"Fifth. The court erred in submitting the force and effect of the records in the case pleaded as res judicata to the jury, over the objection of the defendant."

"Seventh. The court erred in refusing and ruling out competent and legal evidence on the part of plaintiff in error."

¶4 Each of these assignments is too general in its terms to direct the attention of the court to the error of which defendant complains. See Willet v. Johnson, 13 Okla. 563, 76 P. 174; Turner v. First Nat. Bank, 40 Okla. 498, 139 P. 703. The sixth assignment charges error in permitting the plaintiff to introduce his testimony in support of his petition over the objection of defendant. While the bill of particulars could be improved upon as to form, the same, when liberally construed, states a cause of action, and the objection to the introduction of any testimony was properly overruled. The defendant also assigns error in overruling motion of plaintiff in error for a new trial. We infer from the record that the cause of action upon which defendant evidently based his plea of former adjudication is styled T. S. Johnson, Plaintiff, v. Dan Spight et al., Defendants. The testimony in that case discloses that T. S. Johnson brought this action against Spight, Charlie Johnson, et al., and that an attachment was issued in that cause and certain cotton in the possession of Charlie Johnson was attached, and that probably T. S. Johnson obtained a judgment in the justice court against Spight and the defendant in error, and that Spight et al. appealed from the judgment to the county court, but such judgment was not offered in evidence and is not incorporated in the case-made. The plea of former adjudication is therefore not sustained by the evidence. There is testimony tending to support the verdict and judgment on the general issues. The judgment of the trial court is therefore affirmed.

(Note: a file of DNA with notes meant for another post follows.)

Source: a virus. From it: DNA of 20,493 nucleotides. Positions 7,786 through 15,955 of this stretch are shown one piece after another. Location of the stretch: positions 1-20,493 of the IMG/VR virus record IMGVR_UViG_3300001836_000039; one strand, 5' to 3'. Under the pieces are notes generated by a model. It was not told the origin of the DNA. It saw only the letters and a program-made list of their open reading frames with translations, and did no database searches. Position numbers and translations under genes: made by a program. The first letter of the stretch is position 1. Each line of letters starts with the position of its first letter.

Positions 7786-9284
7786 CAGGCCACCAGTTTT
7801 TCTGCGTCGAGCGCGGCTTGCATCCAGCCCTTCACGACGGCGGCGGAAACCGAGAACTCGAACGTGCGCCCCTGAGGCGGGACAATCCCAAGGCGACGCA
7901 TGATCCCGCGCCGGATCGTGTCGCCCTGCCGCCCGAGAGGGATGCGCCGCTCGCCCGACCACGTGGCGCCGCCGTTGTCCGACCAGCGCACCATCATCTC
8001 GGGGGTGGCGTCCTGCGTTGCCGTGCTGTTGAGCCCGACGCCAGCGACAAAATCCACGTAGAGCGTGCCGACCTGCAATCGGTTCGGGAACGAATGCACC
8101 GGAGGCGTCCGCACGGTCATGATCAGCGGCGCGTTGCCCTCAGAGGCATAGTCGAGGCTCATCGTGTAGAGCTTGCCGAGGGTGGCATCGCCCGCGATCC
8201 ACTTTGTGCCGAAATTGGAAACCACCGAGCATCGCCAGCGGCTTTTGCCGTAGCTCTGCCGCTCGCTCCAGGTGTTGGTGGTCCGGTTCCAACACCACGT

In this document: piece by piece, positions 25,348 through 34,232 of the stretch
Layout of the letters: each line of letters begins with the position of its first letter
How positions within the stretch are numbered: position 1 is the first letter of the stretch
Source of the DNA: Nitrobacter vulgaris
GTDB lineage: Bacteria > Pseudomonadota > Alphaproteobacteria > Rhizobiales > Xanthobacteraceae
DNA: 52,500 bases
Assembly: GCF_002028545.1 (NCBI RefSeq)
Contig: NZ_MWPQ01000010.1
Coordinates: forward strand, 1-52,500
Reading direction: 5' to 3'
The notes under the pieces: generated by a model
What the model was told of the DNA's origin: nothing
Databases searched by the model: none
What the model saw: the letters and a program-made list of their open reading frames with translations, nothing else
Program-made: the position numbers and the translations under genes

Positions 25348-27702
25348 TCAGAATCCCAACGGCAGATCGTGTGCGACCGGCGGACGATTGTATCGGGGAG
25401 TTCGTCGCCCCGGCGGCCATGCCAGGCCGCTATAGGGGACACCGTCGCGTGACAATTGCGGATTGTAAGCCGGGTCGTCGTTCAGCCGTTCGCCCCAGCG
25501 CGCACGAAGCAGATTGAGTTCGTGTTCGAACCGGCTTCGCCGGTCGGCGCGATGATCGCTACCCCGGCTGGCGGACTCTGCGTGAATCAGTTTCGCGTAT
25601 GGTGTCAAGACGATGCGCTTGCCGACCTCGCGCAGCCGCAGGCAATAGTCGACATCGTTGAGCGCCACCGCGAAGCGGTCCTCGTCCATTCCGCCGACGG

¶5 All the Justices concur.